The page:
An English Spring

by Lucy Lee Jones on March 6, 2010

in Cotswolds, Daffodils, England, GARDENING, GARDENS, London, Sissinghurst Castle

DAFFODILS IN ST. JAMES PARK, LONDON
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DAFFODILS IN ST. JAMES PARK, LONDON

 

Four years ago during my Spring Break, plus a few days, I traveled to England with a friend. Although it was very cold, especially to someone fresh from Hawai’i, there was no rain for the three weeks we spent there.

These photos will be in three sections. The first group was taken in London, in and near St. James Park. As you can see above, the daffodils in England are a brilliant herald of Spring. They are some of the first flowers to be seen.

MORE SPRING DAFFODILS IN LONDON
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MORE SPRING DAFFODILS IN LONDON

 

They were in large clumps everywhere I looked.

ANOTHER VIEW OF THE DAFFODILS
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ANOTHER VIEW OF THE DAFFODILS

 

Of course, there were more flowers in bloom than just daffodils. Tucked here and there one could find these lavender beauties.

MORE LONDON BEAUTY
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MORE LONDON BEAUTY

 

Here is another view in St. James Park with its carpet of blooms.

CARPET OF BLOOMS
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CARPET OF BLOOMS

 

If you rest on a park bench by the river to feed the squirrels or have a cup of hot coffee and warm up, you will see the “old man willow.”

OLD MAN WILLOW
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OLD MAN WILLOW

 

This second section shows our drive through the Cotswolds, visiting such places as Stratford-Upon-Avon (Shakespeare country). Again, there were early blooms poking through the cold ground in little hidden spots.

EARLY SPRING IN THE COTSWOLDS
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EARLY SPRING IN THE COTSWOLDS

 

Of course, who among us doesn’t love the romantic sight of a thatched roof? It brings back memories of “Merrie Olde England,” doesn’t it? There are a few flowers blooming along the road in front of this home.

THATCHED ROOF COTTAGE
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THATCHED ROOF COTTAGE

 

Mostly we drove along narrow roads lined with bare hedges, and through the narrow winding streets of the villages.

ENGLISH HEDGEROWS
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ENGLISH HEDGEROWS

 

The fences were made out of the yellow limestone so common in Cotswold country.

LIMESTONE FENCES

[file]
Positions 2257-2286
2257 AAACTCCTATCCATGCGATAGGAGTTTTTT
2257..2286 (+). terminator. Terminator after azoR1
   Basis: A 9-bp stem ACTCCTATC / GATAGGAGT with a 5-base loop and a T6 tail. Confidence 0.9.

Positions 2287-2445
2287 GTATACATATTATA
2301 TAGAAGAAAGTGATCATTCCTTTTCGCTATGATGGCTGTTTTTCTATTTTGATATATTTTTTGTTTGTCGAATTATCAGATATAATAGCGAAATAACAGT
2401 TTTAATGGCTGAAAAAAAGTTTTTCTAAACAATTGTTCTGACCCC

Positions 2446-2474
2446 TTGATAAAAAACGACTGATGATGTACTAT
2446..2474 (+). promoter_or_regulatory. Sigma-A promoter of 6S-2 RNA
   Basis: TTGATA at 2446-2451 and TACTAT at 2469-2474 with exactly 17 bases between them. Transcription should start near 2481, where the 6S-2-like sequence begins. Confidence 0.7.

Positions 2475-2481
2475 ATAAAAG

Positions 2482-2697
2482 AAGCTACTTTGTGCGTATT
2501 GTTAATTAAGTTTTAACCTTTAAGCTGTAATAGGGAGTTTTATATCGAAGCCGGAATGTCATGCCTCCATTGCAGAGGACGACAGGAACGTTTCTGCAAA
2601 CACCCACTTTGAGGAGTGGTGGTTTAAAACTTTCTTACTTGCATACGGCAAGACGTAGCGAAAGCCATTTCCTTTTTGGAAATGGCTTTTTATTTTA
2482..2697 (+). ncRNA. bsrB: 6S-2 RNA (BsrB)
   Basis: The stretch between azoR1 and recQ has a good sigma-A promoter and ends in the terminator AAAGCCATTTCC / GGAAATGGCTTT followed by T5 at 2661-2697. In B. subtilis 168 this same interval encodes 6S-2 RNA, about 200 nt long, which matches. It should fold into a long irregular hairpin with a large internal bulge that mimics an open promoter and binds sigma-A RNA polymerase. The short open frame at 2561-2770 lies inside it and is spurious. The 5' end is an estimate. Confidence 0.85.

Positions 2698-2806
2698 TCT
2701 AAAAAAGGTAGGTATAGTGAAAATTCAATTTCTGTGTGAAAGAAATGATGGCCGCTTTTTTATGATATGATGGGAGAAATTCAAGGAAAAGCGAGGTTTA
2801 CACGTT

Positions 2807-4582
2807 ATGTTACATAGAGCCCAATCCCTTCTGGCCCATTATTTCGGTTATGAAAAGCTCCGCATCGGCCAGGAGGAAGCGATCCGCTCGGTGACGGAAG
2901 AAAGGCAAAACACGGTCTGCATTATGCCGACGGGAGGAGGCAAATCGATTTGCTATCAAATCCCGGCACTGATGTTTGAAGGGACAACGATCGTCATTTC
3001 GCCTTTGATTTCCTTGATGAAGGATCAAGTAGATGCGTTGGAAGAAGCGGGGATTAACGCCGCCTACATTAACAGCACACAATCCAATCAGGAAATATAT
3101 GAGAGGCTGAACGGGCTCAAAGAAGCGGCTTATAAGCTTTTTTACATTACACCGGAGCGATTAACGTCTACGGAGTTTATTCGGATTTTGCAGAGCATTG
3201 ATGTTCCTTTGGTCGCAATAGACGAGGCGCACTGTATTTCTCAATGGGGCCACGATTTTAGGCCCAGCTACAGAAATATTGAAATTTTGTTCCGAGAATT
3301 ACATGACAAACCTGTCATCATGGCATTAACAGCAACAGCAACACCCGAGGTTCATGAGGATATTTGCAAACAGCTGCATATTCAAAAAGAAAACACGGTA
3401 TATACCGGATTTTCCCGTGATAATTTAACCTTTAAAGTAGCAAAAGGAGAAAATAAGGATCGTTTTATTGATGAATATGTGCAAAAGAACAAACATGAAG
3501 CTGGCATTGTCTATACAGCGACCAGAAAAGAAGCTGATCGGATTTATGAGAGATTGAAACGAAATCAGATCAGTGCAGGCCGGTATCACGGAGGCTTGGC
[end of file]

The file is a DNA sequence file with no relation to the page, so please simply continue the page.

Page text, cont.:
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LIMESTONE FENCES

 

For the third part of our journey, we drove toward the English Channel and the White Cliffs of Dover. One of the English women I’ve come to learn about is the novelist Vita Sackville-West. A visit to her home in Kent (Sissinghurst Castle) took us through her “white garden,” even though very little was blooming. If you are interested in seeing her gardens in full bloom, go here.

 

The English spring daffodils were in full bloom here, too.

DAFFODILS AT SISSINGHURST CASTLE
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DAFFODILS AT SISSINGHURST CASTLE

 

And narcissus….

NARCISSUS AT SISSINGHURST CASTLE
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NARCISSUS AT SISSINGHURST CASTLE

 

In every corner of her gardens you are invited to rest and meditate.

A PLACE TO MEDITATE
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A PLACE TO MEDITATE

 

I love to fantasize about what it would be like to live in an English home like this one. I can imagine the novelist working out in her gardens (when she wasn’t writing), then sitting on the bench against a warm wall to view her results, cup of tea in hand.

HOME OF VITA SACKVILLE-WEST
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HOME OF VITA SACKVILLE-WEST

 

There are pictures of Sissinghurst in bloom on this website, as well as a different view of her home. I spied these blooms climbing up the end of her home.

CLIMBING VINES
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CLIMBING VINES

 

Sometimes you are left with the feeling that she has just paused in her planting. These beds are ready for the new annuals to be put out. Because her gardens and castle are part of the National Trust, I’m sure there are gardeners who still carry on her “white” theme each year.

BEDS READY FOR PLANTING
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BEDS READY FOR PLANTING

 

Here is another cluster of color along one of the winding paths.

CLUSTER OF COLOR
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CLUSTER OF COLOR

 

There was a moat that surrounded one area with a boathouse under the bridge. The boat was still there! In the background you can see the roof of one of the oast houses, used for drying hops to make their brew.

MOAT
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MOAT

 

I’d love to go back to visit Sissinghurst sometime when it comes back to life in the early summer. Someday I will get to do that.

A hui hou!

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